The Armenian government reported on Tuesday a sharp rise in the number of new information technology (IT) firms that have qualified for tax breaks introduced three years ago to boost Armenia’s rapidly growing IT sector.
Under a government bill passed by the Armenian parliament in late 2014, such firms employing up to 30 people can be fully exempt from profit tax. They are also eligible for a preferential income tax rate for their employees, equivalent to 10 percent of their gross wages.
Nearly 430 IT startups have been granted the tax breaks, valid for five years, by a special government commission since then. According to the Armenian Ministry of Transport, Communications and Information Technology, 281 of them received such exemptions last year, up from around 100 in 2016.
The ministry touted the privileged tax regime on Tuesday in a statement and a video report attached to it. The footage featured interviews with the founders of three Armenian tech firms set up in the last few years.
One of them, Himnark, specializes in accounting software development. “We provided services to one foreign company and our resulting profit wasn’t taxed,” said its young owner, Ruben Osipian. “We invested it in developing new software. Had it not been for the tax exemption, we would have obviously invested less.”
“Our income tax is lower and that allows us to pay higher [real] wages,” said Vahram Bleyan, one of the two founders of another startup, Mamble. The company claims to mainly sell software to a large corporate client in the United States.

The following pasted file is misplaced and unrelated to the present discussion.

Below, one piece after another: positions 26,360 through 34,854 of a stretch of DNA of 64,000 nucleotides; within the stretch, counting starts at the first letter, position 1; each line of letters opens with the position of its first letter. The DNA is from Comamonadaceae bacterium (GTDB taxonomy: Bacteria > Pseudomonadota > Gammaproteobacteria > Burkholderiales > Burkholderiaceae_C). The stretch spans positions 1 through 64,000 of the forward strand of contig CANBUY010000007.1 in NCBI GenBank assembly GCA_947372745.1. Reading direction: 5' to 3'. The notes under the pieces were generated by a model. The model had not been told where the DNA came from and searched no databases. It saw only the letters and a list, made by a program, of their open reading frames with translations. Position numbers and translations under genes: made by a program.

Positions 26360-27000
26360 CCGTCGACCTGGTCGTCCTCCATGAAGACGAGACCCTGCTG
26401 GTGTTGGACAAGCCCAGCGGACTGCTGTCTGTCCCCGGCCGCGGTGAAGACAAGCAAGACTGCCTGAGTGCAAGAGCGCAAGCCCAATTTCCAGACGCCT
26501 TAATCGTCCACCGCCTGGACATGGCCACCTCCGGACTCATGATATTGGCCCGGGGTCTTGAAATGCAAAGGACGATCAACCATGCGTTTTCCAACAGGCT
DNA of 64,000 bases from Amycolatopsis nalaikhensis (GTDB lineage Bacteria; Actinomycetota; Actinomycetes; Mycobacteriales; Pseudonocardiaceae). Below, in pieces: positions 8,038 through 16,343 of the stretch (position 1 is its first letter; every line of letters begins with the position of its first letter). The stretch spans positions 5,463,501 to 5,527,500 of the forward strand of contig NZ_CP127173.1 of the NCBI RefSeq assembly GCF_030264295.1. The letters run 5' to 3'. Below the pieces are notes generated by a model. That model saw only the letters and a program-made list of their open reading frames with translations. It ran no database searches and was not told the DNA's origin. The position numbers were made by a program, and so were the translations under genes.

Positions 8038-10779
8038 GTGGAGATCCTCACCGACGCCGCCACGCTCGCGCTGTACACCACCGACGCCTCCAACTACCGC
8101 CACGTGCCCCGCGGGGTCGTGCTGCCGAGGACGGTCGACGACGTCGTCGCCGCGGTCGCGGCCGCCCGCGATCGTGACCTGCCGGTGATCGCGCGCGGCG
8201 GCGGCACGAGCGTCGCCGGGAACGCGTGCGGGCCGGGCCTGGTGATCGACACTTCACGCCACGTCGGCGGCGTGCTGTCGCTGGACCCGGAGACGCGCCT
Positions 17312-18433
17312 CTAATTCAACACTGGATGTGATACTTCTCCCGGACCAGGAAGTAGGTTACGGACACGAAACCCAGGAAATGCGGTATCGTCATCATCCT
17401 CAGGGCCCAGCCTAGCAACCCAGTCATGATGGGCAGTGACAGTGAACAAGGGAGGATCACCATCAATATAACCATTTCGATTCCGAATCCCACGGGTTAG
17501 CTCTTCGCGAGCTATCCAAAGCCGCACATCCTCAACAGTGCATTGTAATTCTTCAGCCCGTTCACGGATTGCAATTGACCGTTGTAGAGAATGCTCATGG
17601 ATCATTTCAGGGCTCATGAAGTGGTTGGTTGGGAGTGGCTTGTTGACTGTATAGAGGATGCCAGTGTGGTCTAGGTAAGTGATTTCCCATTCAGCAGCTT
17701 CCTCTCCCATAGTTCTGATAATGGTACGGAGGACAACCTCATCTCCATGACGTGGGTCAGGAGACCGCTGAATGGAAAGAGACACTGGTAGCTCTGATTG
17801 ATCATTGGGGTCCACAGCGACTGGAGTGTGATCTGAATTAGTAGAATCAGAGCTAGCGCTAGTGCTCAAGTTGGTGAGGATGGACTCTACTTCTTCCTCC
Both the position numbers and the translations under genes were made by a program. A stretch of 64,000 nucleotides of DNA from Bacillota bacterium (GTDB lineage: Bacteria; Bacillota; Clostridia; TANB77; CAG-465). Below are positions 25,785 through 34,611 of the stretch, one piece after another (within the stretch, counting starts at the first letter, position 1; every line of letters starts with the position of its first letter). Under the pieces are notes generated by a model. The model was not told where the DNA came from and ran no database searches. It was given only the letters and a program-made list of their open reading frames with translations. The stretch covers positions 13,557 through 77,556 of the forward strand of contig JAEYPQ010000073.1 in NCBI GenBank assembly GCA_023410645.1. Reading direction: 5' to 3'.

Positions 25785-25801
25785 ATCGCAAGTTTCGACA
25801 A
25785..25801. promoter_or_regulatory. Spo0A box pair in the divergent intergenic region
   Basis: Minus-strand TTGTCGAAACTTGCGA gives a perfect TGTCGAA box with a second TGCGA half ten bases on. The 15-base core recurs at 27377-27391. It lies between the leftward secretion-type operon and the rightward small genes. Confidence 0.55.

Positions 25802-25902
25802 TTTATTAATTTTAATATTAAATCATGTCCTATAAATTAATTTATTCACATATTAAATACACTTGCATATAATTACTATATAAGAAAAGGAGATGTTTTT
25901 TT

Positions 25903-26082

IT is the fastest-growing sector of the Armenian economy, having expanded by over 20 percent annually in the past decade. The sector employing more than 15,000 people grew by almost 30 percent last year, according to government data.
Deputy Transport Minister Amalya Yeghoyan predicted last week that this rapid growth will continue unabated this year. “I am sure that the number of jobs will increase,” she said, according to the Armenpress news agency.
The government-funded Enterprise Incubator Foundation (EIF) estimates that the combined turnover of at least 650 IT firms currently operating in Armenia reached $765 million in 2017. The figure, which includes Internet service provision, was equivalent to over 6.5 percent of the country’s Gross Domestic Product.
The sector’s largest companies include the Armenian branches of U.S. tech giants like as Synopsys, National Instruments, Mentor Graphics and VMware. Its steady expansion is also increasingly driven by homegrown Armenian companies.
“Local firms are now in better shape than they were five years ago,” the EIF said in a recent report. “They have more employees, attract venture investment, and demonstrate an improvement in technical expertise and knowledge of the market. In addition, they are implementing more complex and value-added projects.”
A lack of skilled personnel is widely seen as the main challenge facing the sector. Local IT executives have long complained about the inadequate professional level of many graduates of IT departments of Armenia universities. The latter often need to undergo on-the-job training after graduation.
“This is a problem,” said Yeghoyan. In her words, there are now at least 2,000 job vacancies in the sector.